CEDAR CITY — Southern Utah University students will be presenting a play that broaches mental health issues, which can be accessed online or watched on a big screen at the university in accordance to COVID-19 restrictions.
According to a press release issued by the university, SUU’s theatre, dance and arts administration department presents Sarah Kane’s 4.48 Psychosis to broach the topic of mental health, depression and suicide through the eyes of a young woman as she struggles to make sense of her own depression through poetry, love, religion and family.
SUU theatre students will present this play in two different forms this Thursday (Realism), Friday (Avant-Garde) and Saturday (Realism) at 7:30 p.m. with a matinee on Saturday (Avant-Garde) at 2 p.m.
To participate in this live streamed event online, visit the virtual theater website.
There will also be a live audience option with a masked, social distant audience in the auditorium to watch the performance on a big screen. Pre-registration is encouraged at least 15 minutes before the show.
This production contains themes centered around suicide and depression and could be triggering to some audience members. Viewer discretion is advised.
Dr. Scott C. Knowles, director of 4.48 Psychosis, discussed his concept for this piece.
“This show is a unique experience in that we are doing the show in two different ways: as a realistic piece of theatre and as a more avant-garde exploration of the themes of the performance,” he said in the release. “The actors are the same for both productions and it is fascinating to work in two modes simultaneously.”
He said the play 4.48 Psychosis is one that, according to Sarah Kane’s long time director, James MacDonald, was meant to be “an experiential picture of what depression is like […] to allow them [an audience] to experience that.”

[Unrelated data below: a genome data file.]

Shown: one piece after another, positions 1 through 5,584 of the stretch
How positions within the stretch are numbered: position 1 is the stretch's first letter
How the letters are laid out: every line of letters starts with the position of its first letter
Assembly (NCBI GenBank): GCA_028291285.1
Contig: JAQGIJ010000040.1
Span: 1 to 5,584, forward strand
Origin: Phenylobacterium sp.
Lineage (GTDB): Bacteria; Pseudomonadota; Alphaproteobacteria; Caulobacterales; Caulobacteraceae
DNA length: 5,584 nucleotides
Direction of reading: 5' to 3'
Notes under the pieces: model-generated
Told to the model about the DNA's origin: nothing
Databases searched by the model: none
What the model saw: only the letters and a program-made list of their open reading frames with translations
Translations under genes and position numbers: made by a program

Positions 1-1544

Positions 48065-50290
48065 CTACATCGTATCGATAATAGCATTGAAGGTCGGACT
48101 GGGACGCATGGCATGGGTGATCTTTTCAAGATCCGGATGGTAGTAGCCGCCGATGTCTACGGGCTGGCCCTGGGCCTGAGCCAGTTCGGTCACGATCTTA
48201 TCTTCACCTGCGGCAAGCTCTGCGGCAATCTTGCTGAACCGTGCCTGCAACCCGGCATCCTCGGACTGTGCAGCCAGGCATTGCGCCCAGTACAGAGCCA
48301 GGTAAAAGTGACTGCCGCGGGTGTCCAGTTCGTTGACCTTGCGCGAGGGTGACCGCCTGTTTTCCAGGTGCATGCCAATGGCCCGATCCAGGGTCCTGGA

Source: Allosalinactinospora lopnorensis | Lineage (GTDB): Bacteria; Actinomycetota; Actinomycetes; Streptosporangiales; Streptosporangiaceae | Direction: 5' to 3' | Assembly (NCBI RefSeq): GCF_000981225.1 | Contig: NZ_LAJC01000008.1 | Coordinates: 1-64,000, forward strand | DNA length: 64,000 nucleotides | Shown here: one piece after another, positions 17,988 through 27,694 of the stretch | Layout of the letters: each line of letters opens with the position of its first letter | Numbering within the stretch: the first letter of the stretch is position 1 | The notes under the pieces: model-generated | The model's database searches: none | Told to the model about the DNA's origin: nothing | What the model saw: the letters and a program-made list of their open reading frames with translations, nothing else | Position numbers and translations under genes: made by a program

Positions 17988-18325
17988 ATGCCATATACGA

“For me, this is at the heart of the play,” he said. “We are trying to explore the nature of depression and suicide in order to open up about depression and suicide within our community and provide a chance to empathize with and understand the struggles of our peers, our siblings, our parents, and our children.
Audiences are encouraged to see the show twice to experience the realistic and avant-garde versions of the play.
The production team is working on this project as a piece of practice as research in which they are exploring emotion within the theatre and how it operates for actors as well as audiences. Actors are required to journal about their daily emotional experience in rehearsals. Audiences will have a similar opportunity after viewing the show.
Olivia Sham, a senior musical theatre major from Cedar City, said in the release that working on the play has been both inspiring and challenging.
“Every day I fall more in love with Kane’s writing and the endless possibilities for storytelling and emotion that the text holds,” she said. “This show is very heavy and may be challenging for many audience members to view so definitely read about it beforehand and use your discretion!”
Beyond that, she said she thinks it’s important for audiences to know that this show isn’t just about the dark side of mental illness.
“It is full of so much color and life and depth of emotion that I feel capture and encompass the experience of living with mental illness.”
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